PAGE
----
Native nephrectomy in pediatric kidney transplant recipients is performed for multiple indications. Posttransplant hypertension requiring medical management is common, and the effect of native nephrectomy on posttransplant hypertension is poorly studied. Our aim is to evaluate the impact of native nephrectomy on posttransplant hypertension.Methods
One hundred thirty-six consecutive pediatric kidney transplant recipients from 2007 to 2012 were studied at a single institution and divided into 2 groups: no nephrectomy and native nephrectomy (unilateral and bilateral nephrectomy). Antihypertensive medication use was evaluated before nephrectomy/transplant, at discharge from transplant and at 1, 3, and 5 years posttransplant.Results
In a bivariate analysis, nephrectomy was associated with a significant reduction in the percentage of patients requiring antihypertensive medication at the time of discharge (27.3%) and 1 year posttransplant (10.7%) as compared with patients without nephrectomy (71.7%, and 50%, respectively, P < 0.05). This trend toward reduction in antihypertensive medication in the nephrectomy group as compared with the no nephrectomy group persisted at 3 (18.6% versus 43.2%) and 5 years (19.7% versus 37.5%) posttransplant. Multivariable logistic regression demonstrated that patients without native nephrectomy had higher odds of requiring antihypertensive medication at the time of discharge (3.3) and 1 year (5.2) as compared with patients who underwent native nephrectomy (P = 0.036 and P = 0.013, respectively).Conclusions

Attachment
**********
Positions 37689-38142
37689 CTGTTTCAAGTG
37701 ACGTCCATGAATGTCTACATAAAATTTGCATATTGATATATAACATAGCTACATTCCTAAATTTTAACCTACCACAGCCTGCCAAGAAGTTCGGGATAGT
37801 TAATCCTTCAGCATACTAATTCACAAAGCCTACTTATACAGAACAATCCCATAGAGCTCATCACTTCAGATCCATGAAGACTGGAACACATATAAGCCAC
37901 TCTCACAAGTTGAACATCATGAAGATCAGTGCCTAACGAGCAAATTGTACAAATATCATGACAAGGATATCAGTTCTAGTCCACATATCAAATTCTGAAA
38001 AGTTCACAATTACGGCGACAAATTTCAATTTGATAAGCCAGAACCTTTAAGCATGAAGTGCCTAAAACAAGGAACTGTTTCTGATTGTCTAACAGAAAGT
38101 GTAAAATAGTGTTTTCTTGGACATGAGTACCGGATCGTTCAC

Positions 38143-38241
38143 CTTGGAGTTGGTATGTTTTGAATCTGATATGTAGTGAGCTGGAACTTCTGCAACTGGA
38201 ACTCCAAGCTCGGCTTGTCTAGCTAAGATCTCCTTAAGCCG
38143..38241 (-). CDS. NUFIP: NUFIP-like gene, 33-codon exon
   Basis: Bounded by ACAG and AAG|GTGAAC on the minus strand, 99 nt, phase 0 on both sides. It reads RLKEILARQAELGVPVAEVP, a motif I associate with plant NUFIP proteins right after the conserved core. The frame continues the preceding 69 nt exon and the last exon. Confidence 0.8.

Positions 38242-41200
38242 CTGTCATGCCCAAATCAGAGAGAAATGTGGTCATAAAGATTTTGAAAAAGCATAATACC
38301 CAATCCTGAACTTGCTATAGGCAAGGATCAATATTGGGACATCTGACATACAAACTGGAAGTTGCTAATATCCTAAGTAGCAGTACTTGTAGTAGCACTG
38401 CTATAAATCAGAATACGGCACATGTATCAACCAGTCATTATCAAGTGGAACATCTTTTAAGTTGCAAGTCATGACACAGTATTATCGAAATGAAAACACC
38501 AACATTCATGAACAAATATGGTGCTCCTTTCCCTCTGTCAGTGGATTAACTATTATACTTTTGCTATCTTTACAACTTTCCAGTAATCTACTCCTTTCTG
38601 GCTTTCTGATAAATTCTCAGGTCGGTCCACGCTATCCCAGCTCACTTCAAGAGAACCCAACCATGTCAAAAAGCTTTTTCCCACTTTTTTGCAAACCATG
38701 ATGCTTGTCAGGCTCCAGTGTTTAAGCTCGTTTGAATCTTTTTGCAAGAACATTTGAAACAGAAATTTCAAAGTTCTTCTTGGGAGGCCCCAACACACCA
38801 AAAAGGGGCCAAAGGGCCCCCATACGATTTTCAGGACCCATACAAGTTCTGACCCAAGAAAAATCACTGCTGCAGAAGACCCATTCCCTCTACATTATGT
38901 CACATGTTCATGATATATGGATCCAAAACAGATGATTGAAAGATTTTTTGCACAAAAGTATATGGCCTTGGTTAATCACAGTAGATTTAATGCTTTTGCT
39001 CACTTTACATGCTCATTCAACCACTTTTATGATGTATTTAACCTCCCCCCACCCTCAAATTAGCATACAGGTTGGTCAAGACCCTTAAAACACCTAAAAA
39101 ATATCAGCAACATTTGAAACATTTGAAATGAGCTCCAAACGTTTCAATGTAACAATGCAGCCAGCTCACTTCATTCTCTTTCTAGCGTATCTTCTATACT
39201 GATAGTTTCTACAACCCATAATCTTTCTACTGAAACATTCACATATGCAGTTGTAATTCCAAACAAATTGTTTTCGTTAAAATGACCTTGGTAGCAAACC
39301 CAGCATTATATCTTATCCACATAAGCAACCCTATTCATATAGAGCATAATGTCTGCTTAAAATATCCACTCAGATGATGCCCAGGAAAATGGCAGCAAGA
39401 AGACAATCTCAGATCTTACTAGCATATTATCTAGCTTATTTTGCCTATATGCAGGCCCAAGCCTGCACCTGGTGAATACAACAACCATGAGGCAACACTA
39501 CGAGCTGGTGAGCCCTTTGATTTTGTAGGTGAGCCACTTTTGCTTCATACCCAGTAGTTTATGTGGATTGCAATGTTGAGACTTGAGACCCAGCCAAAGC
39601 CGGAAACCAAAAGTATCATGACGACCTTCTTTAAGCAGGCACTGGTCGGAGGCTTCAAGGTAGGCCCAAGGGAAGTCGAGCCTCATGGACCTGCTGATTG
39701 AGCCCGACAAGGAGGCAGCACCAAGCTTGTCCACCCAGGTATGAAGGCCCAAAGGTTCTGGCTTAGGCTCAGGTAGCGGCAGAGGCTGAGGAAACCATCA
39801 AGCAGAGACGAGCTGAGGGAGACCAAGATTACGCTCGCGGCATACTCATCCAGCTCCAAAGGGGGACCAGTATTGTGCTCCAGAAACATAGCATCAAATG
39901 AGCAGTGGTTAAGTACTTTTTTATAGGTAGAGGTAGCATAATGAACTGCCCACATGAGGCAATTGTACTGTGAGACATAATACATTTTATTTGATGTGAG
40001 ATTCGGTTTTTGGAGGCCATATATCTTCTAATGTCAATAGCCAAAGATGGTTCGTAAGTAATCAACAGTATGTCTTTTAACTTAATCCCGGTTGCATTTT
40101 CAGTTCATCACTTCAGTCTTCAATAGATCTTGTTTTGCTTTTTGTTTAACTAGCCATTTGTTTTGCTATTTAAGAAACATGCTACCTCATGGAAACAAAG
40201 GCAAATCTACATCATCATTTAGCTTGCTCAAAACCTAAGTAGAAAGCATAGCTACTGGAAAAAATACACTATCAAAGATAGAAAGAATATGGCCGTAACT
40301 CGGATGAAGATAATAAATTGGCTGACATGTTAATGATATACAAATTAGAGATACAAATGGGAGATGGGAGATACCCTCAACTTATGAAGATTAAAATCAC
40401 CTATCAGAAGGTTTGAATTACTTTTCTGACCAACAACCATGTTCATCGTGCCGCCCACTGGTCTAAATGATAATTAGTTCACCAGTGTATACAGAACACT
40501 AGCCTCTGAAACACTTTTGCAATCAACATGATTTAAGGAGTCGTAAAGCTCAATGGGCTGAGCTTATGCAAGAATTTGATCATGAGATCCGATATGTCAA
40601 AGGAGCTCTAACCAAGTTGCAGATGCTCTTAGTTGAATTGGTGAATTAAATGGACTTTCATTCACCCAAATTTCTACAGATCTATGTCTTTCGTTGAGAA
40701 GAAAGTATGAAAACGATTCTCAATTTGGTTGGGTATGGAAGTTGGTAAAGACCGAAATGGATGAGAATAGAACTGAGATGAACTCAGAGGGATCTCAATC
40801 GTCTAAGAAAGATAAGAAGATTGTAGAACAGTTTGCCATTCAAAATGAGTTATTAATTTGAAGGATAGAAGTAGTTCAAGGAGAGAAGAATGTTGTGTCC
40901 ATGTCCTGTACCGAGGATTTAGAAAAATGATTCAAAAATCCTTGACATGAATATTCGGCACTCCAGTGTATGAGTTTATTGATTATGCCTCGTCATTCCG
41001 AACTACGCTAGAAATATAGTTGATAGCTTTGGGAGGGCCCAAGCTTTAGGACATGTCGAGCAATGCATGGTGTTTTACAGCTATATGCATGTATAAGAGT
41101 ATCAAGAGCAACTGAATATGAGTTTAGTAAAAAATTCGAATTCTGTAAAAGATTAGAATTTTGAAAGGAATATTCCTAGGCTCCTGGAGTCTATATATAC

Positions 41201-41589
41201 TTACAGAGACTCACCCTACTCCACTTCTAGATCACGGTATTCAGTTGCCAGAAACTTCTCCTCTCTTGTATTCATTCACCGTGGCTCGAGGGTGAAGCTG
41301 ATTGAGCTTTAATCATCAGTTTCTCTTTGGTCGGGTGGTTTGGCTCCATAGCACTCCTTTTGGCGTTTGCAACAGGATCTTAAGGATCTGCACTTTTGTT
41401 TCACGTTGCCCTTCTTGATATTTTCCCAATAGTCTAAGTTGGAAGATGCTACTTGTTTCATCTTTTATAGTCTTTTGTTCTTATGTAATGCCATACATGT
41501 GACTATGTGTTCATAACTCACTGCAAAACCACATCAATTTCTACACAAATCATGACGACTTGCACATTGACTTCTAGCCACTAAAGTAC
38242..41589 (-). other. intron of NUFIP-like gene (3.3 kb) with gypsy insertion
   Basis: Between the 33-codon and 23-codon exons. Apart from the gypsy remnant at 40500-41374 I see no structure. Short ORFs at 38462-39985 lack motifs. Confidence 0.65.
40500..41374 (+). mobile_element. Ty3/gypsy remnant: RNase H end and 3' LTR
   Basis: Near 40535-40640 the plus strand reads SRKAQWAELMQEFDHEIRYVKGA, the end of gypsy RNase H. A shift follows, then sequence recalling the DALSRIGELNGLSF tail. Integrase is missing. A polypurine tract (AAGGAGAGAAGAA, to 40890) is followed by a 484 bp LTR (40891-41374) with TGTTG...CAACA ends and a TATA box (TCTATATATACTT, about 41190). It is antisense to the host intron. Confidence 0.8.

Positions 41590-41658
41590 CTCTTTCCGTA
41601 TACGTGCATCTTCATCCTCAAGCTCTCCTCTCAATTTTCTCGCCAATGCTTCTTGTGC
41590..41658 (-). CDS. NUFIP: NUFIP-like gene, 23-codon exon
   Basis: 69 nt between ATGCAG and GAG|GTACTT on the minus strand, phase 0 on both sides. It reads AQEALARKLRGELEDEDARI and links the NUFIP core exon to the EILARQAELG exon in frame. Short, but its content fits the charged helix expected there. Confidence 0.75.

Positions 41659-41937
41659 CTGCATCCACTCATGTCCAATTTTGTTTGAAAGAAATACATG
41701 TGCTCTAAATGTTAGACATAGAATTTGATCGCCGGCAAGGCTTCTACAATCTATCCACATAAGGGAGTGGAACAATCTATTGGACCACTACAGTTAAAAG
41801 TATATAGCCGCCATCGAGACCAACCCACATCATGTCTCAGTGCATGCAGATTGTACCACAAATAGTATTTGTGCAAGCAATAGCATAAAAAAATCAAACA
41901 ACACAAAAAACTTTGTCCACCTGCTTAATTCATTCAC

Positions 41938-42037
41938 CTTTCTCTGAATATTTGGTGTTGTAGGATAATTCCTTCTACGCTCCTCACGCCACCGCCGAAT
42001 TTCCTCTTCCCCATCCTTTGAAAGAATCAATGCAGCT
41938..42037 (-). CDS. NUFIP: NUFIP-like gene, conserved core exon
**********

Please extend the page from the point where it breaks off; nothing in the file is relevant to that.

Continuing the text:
Native nephrectomy reduces the odds of needing antihypertensive medication after transplant. The impact of native nephrectomy is crucial to the comprehensive management of pediatric transplant recipients where medication compliance is challenging and lifelong hypertension is known to negatively impact cardiovascular health.